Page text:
When dieting gets dangerous
Let me introduce you to two hypothetical teens: Teen A and Teen B. Both teens go on diets. It could mean they want to lose a few pounds, it could be they are trying to “eat healthy” or be better at their sport. Regardless of why, they start cutting back on the amount and variety that they’re eating. Most people will be like Teen A- maybe they’ll stick with it, maybe they won’t. They might get a little odd about food, but all in all, they’re fine. Teen B, however, isn’t fine. First there’s the attempt at weight loss or eating less, then there’s a full-blown eating disorder.
Exactly why an individual develops an ED is going to vary from person to person, as each individual will have different contributions of genetic and environmental factors involved in their disorder. There’s the saying that “Most EDs begin with a diet.” Which I think should be amended to “Most EDs begin with a negative energy balance,” but that’s not nearly as catchy. There’s kind of a corollary to that: most diets don’t lead to EDs. So what factors make someone vulnerable to an eating disorder after a period of negative energy balance?
There’s genetics, sure, but no one knows exactly what genes are tugging on what behaviors. Researchers wanted to know if there’s a way to predict which dieting young people are at higher risk of developing an ED. It turns out there is. The answer appears to be in understanding a person’s motivation for their food restriction. If a person is motivated by negative affect, which includes symptoms of anxiety, depression, guilt, and anger, then they are much more likely to develop an ED than “normal” dieters.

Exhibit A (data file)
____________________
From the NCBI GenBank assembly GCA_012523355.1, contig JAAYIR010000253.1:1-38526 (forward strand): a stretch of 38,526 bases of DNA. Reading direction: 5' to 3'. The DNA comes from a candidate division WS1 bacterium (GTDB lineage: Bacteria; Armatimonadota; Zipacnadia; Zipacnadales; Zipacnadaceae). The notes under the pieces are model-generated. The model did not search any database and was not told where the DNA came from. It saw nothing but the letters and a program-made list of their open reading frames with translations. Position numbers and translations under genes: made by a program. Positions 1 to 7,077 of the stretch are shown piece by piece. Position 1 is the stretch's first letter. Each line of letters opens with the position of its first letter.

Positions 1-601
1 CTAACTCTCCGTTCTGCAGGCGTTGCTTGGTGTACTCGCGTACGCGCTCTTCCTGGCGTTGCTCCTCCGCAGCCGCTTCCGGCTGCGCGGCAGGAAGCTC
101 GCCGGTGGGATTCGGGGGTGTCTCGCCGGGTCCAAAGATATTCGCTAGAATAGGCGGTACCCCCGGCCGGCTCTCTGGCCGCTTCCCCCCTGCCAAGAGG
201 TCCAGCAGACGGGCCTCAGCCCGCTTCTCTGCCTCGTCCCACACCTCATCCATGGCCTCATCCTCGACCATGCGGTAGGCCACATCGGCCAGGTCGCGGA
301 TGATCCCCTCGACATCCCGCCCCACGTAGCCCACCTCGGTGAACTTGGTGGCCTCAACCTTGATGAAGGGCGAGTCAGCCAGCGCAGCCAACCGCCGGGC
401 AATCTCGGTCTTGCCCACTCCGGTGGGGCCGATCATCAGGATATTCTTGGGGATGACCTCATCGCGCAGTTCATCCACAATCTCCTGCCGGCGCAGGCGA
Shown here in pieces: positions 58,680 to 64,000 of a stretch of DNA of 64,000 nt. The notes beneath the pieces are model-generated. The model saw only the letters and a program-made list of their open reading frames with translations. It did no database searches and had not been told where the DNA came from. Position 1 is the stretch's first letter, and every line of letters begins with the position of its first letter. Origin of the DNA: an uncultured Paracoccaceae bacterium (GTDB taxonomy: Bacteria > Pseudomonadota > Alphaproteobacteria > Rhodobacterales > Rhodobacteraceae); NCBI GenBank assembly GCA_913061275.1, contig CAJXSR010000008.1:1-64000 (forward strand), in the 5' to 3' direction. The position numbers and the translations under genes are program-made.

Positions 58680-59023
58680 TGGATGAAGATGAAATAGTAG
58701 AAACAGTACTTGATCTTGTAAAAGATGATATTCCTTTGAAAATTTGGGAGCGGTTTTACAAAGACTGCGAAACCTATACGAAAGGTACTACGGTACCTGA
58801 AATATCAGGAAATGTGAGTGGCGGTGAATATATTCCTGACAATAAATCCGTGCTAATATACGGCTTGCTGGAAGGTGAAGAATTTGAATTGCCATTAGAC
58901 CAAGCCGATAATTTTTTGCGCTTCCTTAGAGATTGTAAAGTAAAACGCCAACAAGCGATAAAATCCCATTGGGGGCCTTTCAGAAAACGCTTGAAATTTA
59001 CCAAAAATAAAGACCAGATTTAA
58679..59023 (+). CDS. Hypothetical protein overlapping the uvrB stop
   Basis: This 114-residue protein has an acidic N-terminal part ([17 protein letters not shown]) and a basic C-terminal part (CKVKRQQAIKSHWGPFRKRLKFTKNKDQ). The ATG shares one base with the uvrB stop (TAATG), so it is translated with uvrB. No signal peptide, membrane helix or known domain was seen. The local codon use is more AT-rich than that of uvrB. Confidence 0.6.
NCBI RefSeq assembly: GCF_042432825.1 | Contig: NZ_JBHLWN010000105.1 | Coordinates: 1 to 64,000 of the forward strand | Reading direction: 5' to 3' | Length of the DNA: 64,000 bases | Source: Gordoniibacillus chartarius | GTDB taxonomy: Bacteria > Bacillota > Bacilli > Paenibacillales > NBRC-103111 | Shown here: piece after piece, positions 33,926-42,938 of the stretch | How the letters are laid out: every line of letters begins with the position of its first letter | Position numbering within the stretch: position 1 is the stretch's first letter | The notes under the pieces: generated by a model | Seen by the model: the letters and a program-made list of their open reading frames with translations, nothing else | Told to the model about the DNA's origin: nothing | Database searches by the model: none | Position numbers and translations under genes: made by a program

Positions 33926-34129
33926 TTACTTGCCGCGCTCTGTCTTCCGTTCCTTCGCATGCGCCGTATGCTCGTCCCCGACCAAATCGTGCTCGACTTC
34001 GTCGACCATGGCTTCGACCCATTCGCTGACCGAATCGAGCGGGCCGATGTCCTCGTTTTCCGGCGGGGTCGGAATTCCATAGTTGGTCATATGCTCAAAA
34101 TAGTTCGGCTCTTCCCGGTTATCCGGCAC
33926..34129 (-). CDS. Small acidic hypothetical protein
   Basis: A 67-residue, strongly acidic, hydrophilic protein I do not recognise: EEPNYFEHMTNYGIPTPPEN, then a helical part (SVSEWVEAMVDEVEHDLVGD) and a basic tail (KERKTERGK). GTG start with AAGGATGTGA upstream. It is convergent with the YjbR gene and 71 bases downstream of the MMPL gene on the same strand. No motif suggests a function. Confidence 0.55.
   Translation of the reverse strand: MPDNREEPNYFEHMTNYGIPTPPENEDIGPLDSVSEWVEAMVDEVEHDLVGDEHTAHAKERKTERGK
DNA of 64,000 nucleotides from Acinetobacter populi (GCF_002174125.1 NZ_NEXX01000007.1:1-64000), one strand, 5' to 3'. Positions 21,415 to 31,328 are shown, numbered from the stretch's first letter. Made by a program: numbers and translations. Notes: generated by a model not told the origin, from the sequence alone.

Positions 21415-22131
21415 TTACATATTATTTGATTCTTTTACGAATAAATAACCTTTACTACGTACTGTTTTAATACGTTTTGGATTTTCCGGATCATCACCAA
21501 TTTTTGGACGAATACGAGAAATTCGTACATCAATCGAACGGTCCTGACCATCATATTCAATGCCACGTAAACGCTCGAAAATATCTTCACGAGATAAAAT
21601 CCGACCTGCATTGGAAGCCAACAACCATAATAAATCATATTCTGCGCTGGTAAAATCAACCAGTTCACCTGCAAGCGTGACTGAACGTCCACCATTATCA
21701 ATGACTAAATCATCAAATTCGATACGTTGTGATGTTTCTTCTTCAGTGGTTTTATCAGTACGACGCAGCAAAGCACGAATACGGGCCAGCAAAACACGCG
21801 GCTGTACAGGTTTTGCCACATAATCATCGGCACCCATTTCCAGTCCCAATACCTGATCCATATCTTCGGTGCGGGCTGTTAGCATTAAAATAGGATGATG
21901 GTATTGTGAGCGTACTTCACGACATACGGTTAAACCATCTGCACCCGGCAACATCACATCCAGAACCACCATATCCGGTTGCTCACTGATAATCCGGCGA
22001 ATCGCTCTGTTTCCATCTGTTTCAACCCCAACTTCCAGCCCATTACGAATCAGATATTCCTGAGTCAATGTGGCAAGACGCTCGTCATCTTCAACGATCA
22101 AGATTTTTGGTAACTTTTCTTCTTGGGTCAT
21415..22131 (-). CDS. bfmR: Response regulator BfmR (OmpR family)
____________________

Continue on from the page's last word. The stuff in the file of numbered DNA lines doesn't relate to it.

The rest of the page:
Beware the negative affect
Researchers in Finland had asked the same question I had: what factors make some adolescents more likely to develop an ED after dieting (term used loosely) than others? They looked at not only differences in dieting behaviors but also (more importantly to their findings) psychological variables. To answer this question, they first gathered baseline data on 595 adolescents currently in the 9th grade in one area of Finland. All of these teens (average age: 15) filled out questionnaires about current and past mental health, health behaviors, life circumstances, and brief questions about dieting and EDs (Isomaa et al., 2010).
128 teens endorsed both dieting and fulfilled one or more of any of the DSM-IV criteria for EDs, and were called back for a longer in-person interview. Of the 113 teens who returned, 81 were classified as “confirmed dieters.” The researchers were able to conduct follow-up interviews with 65 of the teens. They researchers did not provide data on the number of teens who dieted without fulfilling at least one DSM-IV eating disorder criterion, nor did they follow up on these people, which is a weakness of the study (they are already selecting for higher rates of psychopathology, which could influence the significance of their findings).
With all of these interviews, the researchers were able to create four mutually exclusive groups of dieters, below (the descriptions are copied directly from the paper):
Overweight dieters (n=12) dieted to lose weight to avoid associated adverse health consequences of their overweight. They appeared to have a sensible approach to means of dieting and exercise. All overweight dieters had an age-adjusted BMI ≥25 at the onset of dieting.